The graphs above illustrate the performance of the trio over five years and one year. Over the course of five years, Cummins has undoubtedly been able to award its investors with significantly higher returns than any of its competitors. Efforts to jumpstart the global economy by investing in construction and mining allowed Cummins and Caterpillar to enjoy the benefits of a price appreciation. Since mid-2012 however, Caterpillar has drifted away from Cummins due to the lack of growth in China. Presently, this is the first time that Deere and Caterpillar have slipped below the return rates of moving market averages since 2010.
The TTM shows a similar story to the 5-year story, but the margins are now much lower than before. Cummins is still leading the pack and also the market averages, albeit by a lesser margin. Caterpillar's fall down the price chart continues whereas Deere has hit a resurgence and only in the month of May did its price fall below the Dow Jones Industrial Average. The graph suggests that Caterpillar is in trouble, mirroring China's slowdown in growth. Deere has potential just under the surface and Cummins can withstand volatility due to its diverse range of products.
Make or Break for Investors
Due to the nature of products delivered by the three companies, I believe it is worth taking a risk if you are considering investing your money. Caterpillar needs to end its reliance on China for a change in its fortunes, as China's growth impetus has shifted from construction - for the time being at least. Caterpillar is not essentially a bad investment. Far from it in fact. But from an investor's perspective, maximizing capital gains is necessary and thus the timing could be better.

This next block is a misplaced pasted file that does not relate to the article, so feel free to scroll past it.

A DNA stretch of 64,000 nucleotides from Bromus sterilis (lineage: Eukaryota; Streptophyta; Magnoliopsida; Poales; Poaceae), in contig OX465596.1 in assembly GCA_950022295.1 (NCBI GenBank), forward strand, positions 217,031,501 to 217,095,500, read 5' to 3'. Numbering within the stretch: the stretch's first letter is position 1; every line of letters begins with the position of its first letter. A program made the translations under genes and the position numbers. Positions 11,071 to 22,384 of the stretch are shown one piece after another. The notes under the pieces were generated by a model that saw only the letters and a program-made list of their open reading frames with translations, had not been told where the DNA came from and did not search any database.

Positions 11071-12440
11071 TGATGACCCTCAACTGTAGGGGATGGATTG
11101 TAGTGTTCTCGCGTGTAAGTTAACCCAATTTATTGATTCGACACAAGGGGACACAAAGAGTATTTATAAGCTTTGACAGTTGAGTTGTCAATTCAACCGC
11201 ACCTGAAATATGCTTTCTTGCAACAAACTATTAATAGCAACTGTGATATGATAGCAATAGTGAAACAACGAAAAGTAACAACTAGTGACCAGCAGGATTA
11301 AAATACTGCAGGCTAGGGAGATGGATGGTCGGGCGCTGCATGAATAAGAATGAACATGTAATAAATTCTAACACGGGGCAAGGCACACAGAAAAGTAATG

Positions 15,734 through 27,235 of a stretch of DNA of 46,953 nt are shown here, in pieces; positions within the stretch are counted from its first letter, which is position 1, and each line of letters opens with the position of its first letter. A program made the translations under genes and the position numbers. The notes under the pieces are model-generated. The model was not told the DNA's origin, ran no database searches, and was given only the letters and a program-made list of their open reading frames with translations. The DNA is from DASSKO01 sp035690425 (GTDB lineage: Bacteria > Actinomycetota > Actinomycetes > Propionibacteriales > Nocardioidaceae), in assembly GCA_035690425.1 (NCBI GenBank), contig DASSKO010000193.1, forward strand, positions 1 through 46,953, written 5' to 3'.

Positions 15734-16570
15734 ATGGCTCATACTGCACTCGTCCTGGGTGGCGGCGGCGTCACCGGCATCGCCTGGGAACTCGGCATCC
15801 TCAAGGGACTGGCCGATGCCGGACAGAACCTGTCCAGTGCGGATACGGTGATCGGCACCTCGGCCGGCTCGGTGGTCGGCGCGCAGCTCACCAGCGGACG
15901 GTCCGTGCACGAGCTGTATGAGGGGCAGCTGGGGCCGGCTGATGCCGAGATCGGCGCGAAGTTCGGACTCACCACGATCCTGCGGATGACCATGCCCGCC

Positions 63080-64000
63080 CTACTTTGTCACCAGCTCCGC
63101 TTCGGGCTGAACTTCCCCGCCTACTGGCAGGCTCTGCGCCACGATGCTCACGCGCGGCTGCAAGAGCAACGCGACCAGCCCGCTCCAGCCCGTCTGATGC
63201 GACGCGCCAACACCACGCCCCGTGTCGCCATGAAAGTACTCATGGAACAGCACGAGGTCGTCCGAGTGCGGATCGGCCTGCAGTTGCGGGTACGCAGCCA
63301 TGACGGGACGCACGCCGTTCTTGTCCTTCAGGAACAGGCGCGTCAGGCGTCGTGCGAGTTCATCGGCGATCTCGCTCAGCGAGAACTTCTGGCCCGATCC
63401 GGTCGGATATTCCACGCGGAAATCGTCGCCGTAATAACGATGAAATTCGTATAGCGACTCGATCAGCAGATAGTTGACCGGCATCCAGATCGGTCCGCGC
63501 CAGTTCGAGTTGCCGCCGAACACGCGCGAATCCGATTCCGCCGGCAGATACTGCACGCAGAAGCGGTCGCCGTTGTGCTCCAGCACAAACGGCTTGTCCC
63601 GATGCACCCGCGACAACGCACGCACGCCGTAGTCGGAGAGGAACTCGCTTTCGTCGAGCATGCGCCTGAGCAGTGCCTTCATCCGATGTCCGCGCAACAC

Cummins saw its heavy-duty truck sales improve on a quarterly basis in Q1 2013. The difference between Caterpillar and Cummins is that the latter's U.S share is 50% of its total sales. Even when the global economy is slowing down due to less growth in developing countries, Cummins is able to capitalize on the U.S demand. In fact, Cummins gets only 6% of its revenues from China. Therefore, the only thing going against the company right now is the high share price, which makes it a difficult stock to buy. I believe there is further potential for the share price to appreciate. (Source: Company's latest available quarterly presentation)
Deere, on the other hand, has benefited from record-high farm profits in preceding years. In the company's Q2 2013, it announced record earnings of $1.08 billion. The company's equipment sales are expected to grow by 5% for the remainder of 2013, which would further add to the impressive financials of the farm machinery manufacturer.
The situation is quite peculiar among the three companies at the moment. Caterpillar has proven potential, but market slowdown is hurting it badly at the moment. Deere has a large agriculture base, which is used as a springboard for its share prices every year, while Cummins is very highly priced. In the end it comes down to one thing: timing.
I believe Deere provides the best options for investors due to its lack of volatility amidst a global slowdown and unfavorable market conditions, along with two record quarters for the company. In my opinion, Deere is a Buy while Cummins and Caterpillar are currently Holds.
Disclosure: I have no positions in any stocks mentioned, and no plans to initiate any positions within the next 72 hours. I wrote this article myself, and it expresses my own opinions. I am not receiving compensation for it (other than from Seeking Alpha). I have no business relationship with any company whose stock is mentioned in this article.